When Fledglings Become Juveniles

ArrayAugust 15, 2018 at 1:10 pm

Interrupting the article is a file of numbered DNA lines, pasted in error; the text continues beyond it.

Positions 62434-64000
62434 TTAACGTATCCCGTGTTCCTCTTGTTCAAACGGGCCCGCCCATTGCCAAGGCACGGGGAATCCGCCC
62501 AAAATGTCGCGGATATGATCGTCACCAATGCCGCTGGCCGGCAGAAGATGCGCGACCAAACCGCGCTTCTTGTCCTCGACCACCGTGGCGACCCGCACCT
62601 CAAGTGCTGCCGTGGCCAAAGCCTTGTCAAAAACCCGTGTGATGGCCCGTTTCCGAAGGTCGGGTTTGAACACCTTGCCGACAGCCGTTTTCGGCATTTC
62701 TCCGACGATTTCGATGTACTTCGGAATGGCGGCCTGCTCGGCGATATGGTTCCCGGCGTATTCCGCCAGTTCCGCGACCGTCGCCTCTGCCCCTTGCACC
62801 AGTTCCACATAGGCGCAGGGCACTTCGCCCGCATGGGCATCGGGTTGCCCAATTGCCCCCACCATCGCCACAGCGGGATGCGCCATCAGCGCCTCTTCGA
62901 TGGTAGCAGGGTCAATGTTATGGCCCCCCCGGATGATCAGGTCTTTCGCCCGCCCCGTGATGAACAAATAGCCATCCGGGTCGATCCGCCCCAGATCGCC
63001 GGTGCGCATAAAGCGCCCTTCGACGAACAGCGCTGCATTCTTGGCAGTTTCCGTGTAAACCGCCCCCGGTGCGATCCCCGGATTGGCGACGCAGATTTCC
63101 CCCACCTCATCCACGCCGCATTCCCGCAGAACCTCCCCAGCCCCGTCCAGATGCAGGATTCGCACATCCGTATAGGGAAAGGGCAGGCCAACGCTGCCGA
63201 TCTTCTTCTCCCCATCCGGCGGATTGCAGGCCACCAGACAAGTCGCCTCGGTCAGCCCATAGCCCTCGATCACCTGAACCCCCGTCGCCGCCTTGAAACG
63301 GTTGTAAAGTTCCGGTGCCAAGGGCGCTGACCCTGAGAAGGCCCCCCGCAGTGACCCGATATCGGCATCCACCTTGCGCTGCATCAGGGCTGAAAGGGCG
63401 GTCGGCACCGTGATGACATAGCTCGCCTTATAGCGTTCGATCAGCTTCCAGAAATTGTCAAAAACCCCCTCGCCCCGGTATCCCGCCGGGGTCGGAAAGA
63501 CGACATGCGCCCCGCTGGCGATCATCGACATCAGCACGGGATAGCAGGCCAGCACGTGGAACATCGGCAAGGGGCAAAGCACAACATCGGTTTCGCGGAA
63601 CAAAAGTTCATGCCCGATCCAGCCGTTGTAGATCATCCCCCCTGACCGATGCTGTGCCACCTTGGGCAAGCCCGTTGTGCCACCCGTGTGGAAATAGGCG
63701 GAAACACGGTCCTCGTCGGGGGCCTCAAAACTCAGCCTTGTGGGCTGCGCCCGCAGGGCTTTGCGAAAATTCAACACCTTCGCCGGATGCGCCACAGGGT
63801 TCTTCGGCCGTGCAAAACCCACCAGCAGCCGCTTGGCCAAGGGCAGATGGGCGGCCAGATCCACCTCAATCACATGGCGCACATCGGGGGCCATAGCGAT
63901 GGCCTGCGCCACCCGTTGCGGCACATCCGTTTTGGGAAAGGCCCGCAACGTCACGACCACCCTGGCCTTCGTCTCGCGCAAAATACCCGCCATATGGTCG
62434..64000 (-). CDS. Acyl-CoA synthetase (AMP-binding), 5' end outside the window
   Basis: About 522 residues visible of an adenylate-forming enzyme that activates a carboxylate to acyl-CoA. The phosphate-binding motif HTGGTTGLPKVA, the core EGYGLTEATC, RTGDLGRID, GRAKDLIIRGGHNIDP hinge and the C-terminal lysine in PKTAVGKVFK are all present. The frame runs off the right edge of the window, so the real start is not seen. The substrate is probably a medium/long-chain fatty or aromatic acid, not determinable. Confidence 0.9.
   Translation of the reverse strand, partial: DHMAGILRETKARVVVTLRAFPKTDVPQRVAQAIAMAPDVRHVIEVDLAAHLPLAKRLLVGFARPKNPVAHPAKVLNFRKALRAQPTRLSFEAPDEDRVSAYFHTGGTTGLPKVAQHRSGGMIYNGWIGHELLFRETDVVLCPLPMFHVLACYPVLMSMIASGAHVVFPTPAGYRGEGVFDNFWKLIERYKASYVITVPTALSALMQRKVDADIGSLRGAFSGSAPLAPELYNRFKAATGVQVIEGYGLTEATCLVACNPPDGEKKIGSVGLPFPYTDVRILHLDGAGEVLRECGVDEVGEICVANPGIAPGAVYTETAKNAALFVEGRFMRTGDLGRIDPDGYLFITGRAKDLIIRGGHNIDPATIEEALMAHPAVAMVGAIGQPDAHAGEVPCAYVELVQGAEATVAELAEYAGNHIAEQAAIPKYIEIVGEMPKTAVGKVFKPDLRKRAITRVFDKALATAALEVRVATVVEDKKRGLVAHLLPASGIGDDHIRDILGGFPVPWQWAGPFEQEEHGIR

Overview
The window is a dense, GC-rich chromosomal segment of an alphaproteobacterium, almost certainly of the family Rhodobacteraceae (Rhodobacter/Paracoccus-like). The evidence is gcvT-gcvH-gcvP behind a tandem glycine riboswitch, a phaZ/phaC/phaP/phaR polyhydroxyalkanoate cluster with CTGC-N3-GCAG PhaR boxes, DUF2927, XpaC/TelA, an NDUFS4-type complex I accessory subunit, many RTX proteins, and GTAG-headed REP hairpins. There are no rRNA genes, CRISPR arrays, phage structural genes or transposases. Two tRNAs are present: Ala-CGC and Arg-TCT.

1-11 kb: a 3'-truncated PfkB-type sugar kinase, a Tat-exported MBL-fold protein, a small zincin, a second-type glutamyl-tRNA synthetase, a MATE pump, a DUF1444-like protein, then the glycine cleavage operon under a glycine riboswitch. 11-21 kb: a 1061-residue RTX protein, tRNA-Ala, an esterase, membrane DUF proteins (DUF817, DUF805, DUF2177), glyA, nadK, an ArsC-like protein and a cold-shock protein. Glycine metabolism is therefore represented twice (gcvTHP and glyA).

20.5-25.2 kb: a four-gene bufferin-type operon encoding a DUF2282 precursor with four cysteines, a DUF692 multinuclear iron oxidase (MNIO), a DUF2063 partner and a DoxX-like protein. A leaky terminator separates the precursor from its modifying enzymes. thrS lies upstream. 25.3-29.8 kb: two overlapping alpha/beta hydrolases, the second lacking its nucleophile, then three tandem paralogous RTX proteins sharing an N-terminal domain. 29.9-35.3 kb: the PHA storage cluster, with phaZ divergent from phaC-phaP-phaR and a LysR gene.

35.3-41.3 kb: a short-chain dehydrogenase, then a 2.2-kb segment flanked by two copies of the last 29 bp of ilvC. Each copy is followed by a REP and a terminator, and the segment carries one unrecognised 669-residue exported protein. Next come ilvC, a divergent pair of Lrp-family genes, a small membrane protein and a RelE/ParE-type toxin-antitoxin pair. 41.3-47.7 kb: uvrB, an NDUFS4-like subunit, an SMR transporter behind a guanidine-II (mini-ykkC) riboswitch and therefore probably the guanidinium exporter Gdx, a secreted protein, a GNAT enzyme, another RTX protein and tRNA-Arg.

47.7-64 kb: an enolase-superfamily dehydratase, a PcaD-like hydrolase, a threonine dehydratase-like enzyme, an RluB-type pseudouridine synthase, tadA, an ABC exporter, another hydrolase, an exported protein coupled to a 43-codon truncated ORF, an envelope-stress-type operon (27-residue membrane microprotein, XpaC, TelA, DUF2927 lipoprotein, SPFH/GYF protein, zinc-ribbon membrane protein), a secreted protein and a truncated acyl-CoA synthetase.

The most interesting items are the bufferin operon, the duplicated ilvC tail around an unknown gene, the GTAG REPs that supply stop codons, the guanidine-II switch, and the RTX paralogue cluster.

[caption id="attachment_769" align="aligncenter" width="640"] Black-capped Chickadee Poecile atricapillus Doug Hitchcox[/caption] July is a great month for atlasing Adults can easily be seen carrying food, baby birds are chasing their parents around begging for meals, there are even some birds working on a second (or third) brood already. As some of our early nesting species mature, it is worth taking a moment to review what birds should be coded in the atlas, and at what stage in their development we need to be more cautious. Simply put:Be careful to not code juvenile birds wandering outside of the block where they originated. Our goal for this atlas is to know which species are breeding in each block in Maine, so as baby birds grow and develop they will age-out of any breeding codes that we can use for the atlas. These juvenile birds can still be entered on your eBird checklist (you can include a note to remind yourself to look for them nesting in future years) but no codes should be applied. Here are some things to look for in the questionable birds: Retaining downy plumage Fresh out of the egg, most birds are going to grow a set of downy feathers before their juvenile plumage comes in. Recently fledged birds are likely to still show a few of those downy feathers sticking out among the juvenile. Tail-length Among those juvenile feathers, the tail is generally the last group to fully grow in. Recently fledged birds will often show shorter tails than their adults. Use caution with adults that may be showing molt limits as they replace tail feathers in the fall. Combining this with traits like a visible gape-line are helpful in aging these birds. Foraging on its own Recently fledged birds will usually be fed by their adults for several days after leaving their nest. Within this time it is unlikely they are traveling very far from their nest so we can assume that if they are still foraging with their adults then they are probably within the block the nested in. Strong flight This could be combined with some of the earlier criteria but generally recently fledged birds will be weak fliers, only traveling short distances and often not efficient at grabbing perches. Young birds that are seen flying around with adults While all of these traits are helpful, it is probably best to look for multiple of them and not rely on single features. To further illustrate this, here are a few more specific examples: Canada Goose (and other waterfowl) Any downy, yellow-plumaged chicks should be entered as FL Recently Fledged Young but once they are getting larger and looking like small, runty versions of the adults, they should not be coded. Glossy Ibis (and other herons/egrets) Young birds are dispersing from the rookeries they were born in, so birds that appear recently fledged are showing up miles from their nests and should not be coded. Terns Fledgling terns are leaving the islands that they were born on and can often be seen being fed along the coast. While these birds are still dependent on their adults we DO NOT want to code this behavior because those birds are being seen away from their nesting site and likely outside of the block their nest was in. Shorebirds Fall migration has begun so do not code any flying juveniles. Downy chicks that are still flightless (Killdeer are still raising young and there are a few Piping Plover chicks on beaches) can be coded FL but avoid coding older birds capable of flight. Feeder birds Use cation with juvenile birds at feeders. Behaviors like the adults feeding young at feeders can still use the code FY Feeding Young, and family groups that are likely to have nested locally can use FL Recently Fledged Young. We are already seeing juvenile birds dispersing so be careful with species like Common Grackles or Purple Finches that may be far from the blocks they nested in. Corvids Immature crows and ravens are following their parents all over. Again, use caution with juvenile birds that may be traveling far distances.